I’ve been debating with myself how I want to handle this, because what I have to say affects people who are friends of some of my friends. On the one hand, that seems like a place to walk carefully, but on the other hand that’s exactly the problem that perpetuates privilege: not speaking out just because you “know” the people. It perpetuates privilege because it leaves the task of criticizing people to those who are outside the group, people who are inherently less likely to be listened to.
So screw it – I’m going to be blunt.
Fellow white dudes, we need to do better.
We need to do better at a lot of things, and frankly that’s probably 75% of my blog, but today I’m going to focus on a particular trend that seems way too pervasive. I’m going to talk today about Asia slaw.
Asia slaw – Any setting in media (games, books, movies, etc.) that chops up various cultures from around Asia, mixes them together, and covers them in white garbage.
The “white garbage” in this case is almost always a defense of the use of tropes. Tropes can be useful for telling stories in shorthand, but these tropes come from Western media and (sometimes) Western perspectives on other cultures’ media, so they are inherently limited and flawed in their understanding of those other cultures.
So, if your setting uses terms, concepts, clothing, names, historical markers, weaponry, and so on from more than one Asian culture and then blends them into one thing because TROPES, then you have created Asia slaw.
The first example of Asia slaw that I’m going to throw out there is not the worst, but it is the one that prompted my thinking about this topic: High Plains Samurai.
The Misdirected Mark Podcast did a multi-episode series in which they played through the adventure included in this book and discussed the mechanics. They did not spend any significant time talking about the setting, and I think that’s an issue.
High Plains Samurai is intentionally a mash-up setting that mixes a steampunk-flavored post-apocalypse with a variety of pan-Asian themes. And though the post-apocalyptic approach is supposed to mask the slaw, there are several red flags:
- Blending “samurai” with “wuxia”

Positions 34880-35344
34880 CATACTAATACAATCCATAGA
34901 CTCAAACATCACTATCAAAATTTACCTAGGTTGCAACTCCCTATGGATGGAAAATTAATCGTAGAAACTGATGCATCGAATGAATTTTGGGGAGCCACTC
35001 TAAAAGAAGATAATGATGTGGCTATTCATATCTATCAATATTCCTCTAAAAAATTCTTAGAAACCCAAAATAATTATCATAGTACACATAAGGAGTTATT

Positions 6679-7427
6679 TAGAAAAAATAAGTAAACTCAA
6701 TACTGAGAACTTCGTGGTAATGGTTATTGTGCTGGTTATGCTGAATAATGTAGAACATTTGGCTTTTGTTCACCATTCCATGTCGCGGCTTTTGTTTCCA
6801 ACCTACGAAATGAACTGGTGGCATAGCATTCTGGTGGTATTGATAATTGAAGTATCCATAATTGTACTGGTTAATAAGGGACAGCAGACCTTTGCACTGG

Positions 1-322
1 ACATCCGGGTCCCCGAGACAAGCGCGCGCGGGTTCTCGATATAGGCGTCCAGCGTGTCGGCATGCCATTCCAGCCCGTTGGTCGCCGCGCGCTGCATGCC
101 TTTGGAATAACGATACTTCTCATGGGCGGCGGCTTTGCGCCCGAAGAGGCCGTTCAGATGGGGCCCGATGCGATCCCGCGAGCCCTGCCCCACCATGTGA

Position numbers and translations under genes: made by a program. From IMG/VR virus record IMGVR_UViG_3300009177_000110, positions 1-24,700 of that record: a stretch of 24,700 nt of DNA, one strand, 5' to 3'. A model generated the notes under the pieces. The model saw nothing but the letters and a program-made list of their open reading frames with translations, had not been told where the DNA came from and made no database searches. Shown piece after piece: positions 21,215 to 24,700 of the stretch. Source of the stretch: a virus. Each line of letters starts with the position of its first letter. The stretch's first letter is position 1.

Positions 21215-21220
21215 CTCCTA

- The technologically advanced nation is coded European/Western, while the Asian-coded nations are traditional, savage, or mystical
- Names of people and places sound Asian themed to Western ears but don’t necessarily follow actual cultural or linguistic conventions
The first one is also the cardinal sin of my second example, so I’ll go more into that in a bit. But the second and third points relate to a fundamental problem of Asia slaw settings – they are built to cater to Western sensibilities. Rather than making people more interested in other cultures, these kinds of settings make people more interested in stereotypes of other cultures. And that’s ultimately harmful rather than helpful.
The second example is much worse. It was a recent attempt to Kickstart a setting for both D&D 5E and Savage Worlds: The Art of War.
This is a setting that is proud to be a slaw. It has ALL the tropes, and it starts right away by putting a slash between Bushido and Wuxia. It has everything from kitsune to youxia to shinobi to elemental benders (because of course it does). But to put it into perspective, I feel I need to do a bit of a historical analysis. You see, the description includes the following mind-boggling statement:
Art of War meshes influences of the Three Kingdoms (China) and Sengoku period (Japan) into a world of three states controlled by 3 Great Clans.
In case that statement doesn’t jump out at you, allow me to explain what’s going on here.
These two periods not only took place in completely different countries with completely different political contexts, they took place OVER 1200 YEARS APART. The technological, philosophical, and cultural underpinnings of these two periods have nothing to do with each other. A comparable Western analog would be if someone were to create a setting that blended the Peloponnesian War with the conquests of Charlemagne, mixing their aesthetics and technologies as if there were little difference between them.
Even if the setting chose two more closely related periods in order to set Bushido and Wuxia next to each other, this sort of thing needs to be done extremely carefully. A skilled historian might be able to thematically connect Ancient Greece with early Medieval France, but without a ton of research, it’s going to come across as ham-handed and nonsensical to anyone who knows even a little bit about European history.
And that’s the major problem with Asia slaw – it relies on the ignorance of the audience to overlook its glaring flaws. Almost every defense of Asia slaw settings I have ever seen is essentially an appeal to ignorance, a request to worry less about the truth of history. And any game that is more fun when I know less is not a game I can respect.
This has gone a bit long, so I think I will plan for a second blog post on “how to do better,” but let me at least say this for now:
Creators – do your research, and be specific and intentional about your influences. Stop skimming the surface. Be thorough in your explorations of history, culture, and language, and use them in ways that appeal to the source culture, not just to Westerners. There are plenty of games that demonstrate how even fictional settings that are just inspired by real cultures and real history are made richer when the creator takes the time to understand the source. If you want to see a master class in this, check out Hellas.
Until next time!